There’s something about Davis Cup that brings out the grouch in the least likely places.
Before the first ball has been struck, the 2015 edition of the competition already has Roger Federer happily vowing not to participate, and noting, not particularly graciously, that he had found the pressure to participate to be a “burden” during his playing career. Even more surprisingly, Argentinian Davis Cup politics turned Juan Monaco against noted good guy and moth rescuer Juan Martin del Potro.
Moreover, missing from this week’s first round matches will be Jo-Wilfried Tsonga and Marin Cilic, both injured, as well as Czech Davis Cup anchors Tomas Berdych and Radek Stepanek. It’s hardly an auspicious start.
That’s not to say that the early going has been all doom and gloom. Buoyed by Australia’s traditional love of Davis Cup, Lleyton Hewitt and Bernie Tomic, along with breakout star Nick Kyrgios, will anchor the Australian team versus a star-depleted Czech Republic. Jim Courier’s selection of Donald Young to represent the U.S. in its first round match is an encouraging vote of confidence in Young, a player who has faced more than his fair share of criticism from the U.S. tennis establishment* over the past few years. And, Andy Murray, leading the Great Britain team who will face the Young, Sam Querrey, and the Bryans in Glasgow, is clearly relishing the opportunity to tease his younger compatriots:
The team rookie @Liambroady was fairly tight before his speech at the official dinner tonight…#panic #confusion pic.twitter.com/u3RQDEr1am
— Andy Murray (@andy_murray) March 4, 2015
But, it’s hard to believe that less than four months ago, the tennis world was waiting with bated breath for the Davis Cup final to start. Rather than the usual apathy and annoyance that accompanies Davis Cup discussions, the lead-up to the final in Lille focused on team dynamics, match-ups, and the prognosis of Roger Federer after a back injury forced him to pull out of the World Tour Finals a week earlier in London. The final had enough broad storylines to satisfy a tennis world used to epic stories on a weekly basis.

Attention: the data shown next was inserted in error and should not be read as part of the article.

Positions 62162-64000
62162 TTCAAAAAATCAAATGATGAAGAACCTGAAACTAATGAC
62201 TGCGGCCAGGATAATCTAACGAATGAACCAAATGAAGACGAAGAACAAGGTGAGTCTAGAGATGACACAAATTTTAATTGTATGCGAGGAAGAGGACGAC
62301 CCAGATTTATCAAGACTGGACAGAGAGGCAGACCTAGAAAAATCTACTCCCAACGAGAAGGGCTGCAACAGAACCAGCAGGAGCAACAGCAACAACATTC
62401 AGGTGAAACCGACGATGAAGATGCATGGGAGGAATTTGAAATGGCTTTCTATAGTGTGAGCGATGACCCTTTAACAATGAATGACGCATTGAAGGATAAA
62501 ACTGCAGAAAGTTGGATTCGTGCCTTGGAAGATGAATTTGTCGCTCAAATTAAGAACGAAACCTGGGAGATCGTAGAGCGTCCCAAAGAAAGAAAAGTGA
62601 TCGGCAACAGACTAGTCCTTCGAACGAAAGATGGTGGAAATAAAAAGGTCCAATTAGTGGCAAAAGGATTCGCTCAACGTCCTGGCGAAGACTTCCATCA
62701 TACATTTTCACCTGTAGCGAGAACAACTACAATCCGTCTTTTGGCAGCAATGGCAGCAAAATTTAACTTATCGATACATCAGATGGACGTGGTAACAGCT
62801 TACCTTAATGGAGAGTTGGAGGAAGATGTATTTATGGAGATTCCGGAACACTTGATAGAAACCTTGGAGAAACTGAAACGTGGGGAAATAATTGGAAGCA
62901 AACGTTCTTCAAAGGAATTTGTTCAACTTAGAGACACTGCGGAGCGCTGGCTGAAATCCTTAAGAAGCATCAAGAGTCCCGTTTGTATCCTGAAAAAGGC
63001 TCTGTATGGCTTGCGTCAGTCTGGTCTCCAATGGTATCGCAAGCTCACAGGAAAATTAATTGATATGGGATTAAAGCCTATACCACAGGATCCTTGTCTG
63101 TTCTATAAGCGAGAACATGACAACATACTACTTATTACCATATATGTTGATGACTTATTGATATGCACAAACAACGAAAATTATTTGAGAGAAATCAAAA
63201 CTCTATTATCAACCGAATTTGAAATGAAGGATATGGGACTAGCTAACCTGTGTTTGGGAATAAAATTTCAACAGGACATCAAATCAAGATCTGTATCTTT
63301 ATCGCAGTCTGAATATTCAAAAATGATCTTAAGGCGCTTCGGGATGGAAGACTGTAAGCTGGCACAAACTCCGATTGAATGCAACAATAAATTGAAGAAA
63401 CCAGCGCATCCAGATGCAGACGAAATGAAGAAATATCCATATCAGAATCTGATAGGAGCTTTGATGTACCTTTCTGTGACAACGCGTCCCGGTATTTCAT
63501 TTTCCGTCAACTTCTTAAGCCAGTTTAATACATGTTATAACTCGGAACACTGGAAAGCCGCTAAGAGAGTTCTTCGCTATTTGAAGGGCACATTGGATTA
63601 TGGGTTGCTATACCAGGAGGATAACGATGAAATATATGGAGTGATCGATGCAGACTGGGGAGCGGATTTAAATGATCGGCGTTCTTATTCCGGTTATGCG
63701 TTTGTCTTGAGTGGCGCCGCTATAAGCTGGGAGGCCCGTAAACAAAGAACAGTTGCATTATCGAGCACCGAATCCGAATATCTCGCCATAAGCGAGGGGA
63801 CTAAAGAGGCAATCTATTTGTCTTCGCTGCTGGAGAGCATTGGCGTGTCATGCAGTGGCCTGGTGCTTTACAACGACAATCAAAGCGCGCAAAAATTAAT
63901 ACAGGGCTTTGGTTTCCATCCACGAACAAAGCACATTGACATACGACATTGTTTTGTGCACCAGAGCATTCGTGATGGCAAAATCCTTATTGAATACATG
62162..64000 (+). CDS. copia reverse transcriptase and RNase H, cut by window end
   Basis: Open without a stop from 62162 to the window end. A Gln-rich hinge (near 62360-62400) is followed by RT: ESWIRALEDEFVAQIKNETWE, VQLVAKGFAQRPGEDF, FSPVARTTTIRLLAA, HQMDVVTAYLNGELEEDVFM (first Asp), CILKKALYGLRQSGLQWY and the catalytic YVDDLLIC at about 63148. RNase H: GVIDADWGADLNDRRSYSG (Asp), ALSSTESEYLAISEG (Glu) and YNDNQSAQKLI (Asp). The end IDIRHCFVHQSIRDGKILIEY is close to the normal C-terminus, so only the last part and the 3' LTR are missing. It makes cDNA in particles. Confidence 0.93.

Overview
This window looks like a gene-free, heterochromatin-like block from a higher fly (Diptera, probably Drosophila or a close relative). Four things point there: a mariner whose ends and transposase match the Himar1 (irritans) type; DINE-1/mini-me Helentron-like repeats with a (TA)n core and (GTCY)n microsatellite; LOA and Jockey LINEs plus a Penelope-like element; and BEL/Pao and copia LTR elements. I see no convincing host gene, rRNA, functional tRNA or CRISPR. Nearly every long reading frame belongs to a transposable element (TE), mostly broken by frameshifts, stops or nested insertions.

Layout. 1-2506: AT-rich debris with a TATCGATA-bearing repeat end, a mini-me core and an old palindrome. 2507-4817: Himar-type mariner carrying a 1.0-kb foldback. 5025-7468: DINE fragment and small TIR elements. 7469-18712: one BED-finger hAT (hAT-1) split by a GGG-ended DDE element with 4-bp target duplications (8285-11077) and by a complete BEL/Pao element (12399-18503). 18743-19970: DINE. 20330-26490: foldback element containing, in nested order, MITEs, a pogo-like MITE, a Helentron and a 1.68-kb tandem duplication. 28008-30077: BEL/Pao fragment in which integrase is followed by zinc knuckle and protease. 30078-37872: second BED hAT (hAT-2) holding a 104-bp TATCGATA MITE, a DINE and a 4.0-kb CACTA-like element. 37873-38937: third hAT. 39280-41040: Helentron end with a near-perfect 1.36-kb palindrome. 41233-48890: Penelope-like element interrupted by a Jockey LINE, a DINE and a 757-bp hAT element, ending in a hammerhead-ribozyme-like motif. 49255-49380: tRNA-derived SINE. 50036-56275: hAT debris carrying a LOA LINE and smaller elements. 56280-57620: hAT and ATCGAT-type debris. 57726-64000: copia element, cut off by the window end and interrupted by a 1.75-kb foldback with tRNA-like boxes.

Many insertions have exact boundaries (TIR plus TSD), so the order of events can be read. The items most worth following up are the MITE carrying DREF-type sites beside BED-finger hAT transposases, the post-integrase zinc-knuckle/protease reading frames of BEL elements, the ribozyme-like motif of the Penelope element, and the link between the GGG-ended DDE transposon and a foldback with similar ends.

Besides Federer’s injury, there were so many questions swirling before the tie began: would Roger Federer manage to fill one of the few gaps in his resume? Would the prodigiously talented French team, with Gaël Monfils, Jo-Wilfried Tsonga, Julien Benneteau, and Richard Gasquet, finally achieve together what they had failed achieve individually? Would the public and unexpected squabble between the normally friendly Federer and Stan Wawrinka affect the ability of the two Swiss stars to carry their team to victory?
The tie delivered –from Federer’s meek loss to Gaël Monfils in the first match to Wawrinka’s zoning performance against Jo-Wilfried Tsonga, day one alone had more drama than entire years of the Davis Cup competition. By the time Federer fell to the clay after clinching the cup for Switzerland by defeating a frazzled Gasquet, it felt like the real winner might have been Davis Cup competition itself – finally returning to a level that could capture the imaginations of not only the public but also the players themselves.